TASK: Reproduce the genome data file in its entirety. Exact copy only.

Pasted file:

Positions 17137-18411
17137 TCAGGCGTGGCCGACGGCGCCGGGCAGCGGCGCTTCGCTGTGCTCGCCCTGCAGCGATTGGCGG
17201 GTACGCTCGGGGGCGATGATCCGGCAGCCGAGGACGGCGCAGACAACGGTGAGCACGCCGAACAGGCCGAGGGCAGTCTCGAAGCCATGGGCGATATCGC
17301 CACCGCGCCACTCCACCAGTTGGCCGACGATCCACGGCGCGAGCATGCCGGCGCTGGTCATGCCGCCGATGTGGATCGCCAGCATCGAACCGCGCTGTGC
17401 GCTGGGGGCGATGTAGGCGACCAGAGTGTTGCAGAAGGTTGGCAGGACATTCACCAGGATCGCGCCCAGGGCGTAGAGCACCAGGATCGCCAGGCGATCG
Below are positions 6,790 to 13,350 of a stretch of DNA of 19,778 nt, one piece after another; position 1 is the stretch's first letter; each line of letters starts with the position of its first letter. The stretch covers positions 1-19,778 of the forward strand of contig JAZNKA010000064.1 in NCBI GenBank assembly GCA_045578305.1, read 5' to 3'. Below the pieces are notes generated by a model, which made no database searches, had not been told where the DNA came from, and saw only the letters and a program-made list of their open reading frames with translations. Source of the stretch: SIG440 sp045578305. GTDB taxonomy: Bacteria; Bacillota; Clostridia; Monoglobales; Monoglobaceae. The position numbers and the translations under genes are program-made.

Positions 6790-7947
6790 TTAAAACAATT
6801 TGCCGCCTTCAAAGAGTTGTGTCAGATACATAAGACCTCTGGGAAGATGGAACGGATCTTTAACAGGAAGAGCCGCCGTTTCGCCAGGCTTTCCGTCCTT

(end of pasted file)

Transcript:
Positions 17137-18411
17137 TCAGGCGTGGCCGACGGCGCCGGGCAGCGGCGCTTCGCTGTGCTCGCCCTGCAGCGATTGGCGG
17201 GTACGCTCGGGGGCGATGATCCGGCAGCCGAGGACGGCGCAGACAACGGTGAGCACGCCGAACAGGCCGAGGGCAGTCTCGAAGCCATGGGCGATATCGC
17301 CACCGCGCCACTCCACCAGTTGGCCGACGATCCACGGCGCGAGCATGCCGGCGCTGGTCATGCCGCCGATGTGGATCGCCAGCATCGAACCGCGCTGTGC
17401 GCTGGGGGCGATGTAGGCGACCAGAGTGTTGCAGAAGGTTGGCAGGACATTCACCAGGATCGCGCCCAGGGCGTAGAGCACCAGGATCGCCAGGCGATCG
Below are positions 6,790 to 13,350 of a stretch of DNA of 19,778 nt, one piece after another; position 1 is the stretch's first letter; each line of letters starts with the position of its first letter. The stretch covers positions 1-19,778 of the forward strand of contig JAZNKA010000064.1 in NCBI GenBank assembly GCA_045578305.1, read 5' to 3'. Below the pieces are notes generated by a model, which made no database searches, had not been told where the DNA came from, and saw only the letters and a program-made list of their open reading frames with translations. Source of the stretch: SIG440 sp045578305. GTDB taxonomy: Bacteria; Bacillota; Clostridia; Monoglobales; Monoglobaceae. The position numbers and the translations under genes are program-made.

Positions 6790-7947
6790 TTAAAACAATT
6801 TGCCGCCTTCAAAGAGTTGTGTCAGATACATAAGACCTCTGGGAAGATGGAACGGATCTTTAACAGGAAGAGCCGCCGTTTCGCCAGGCTTTCCGTCCTT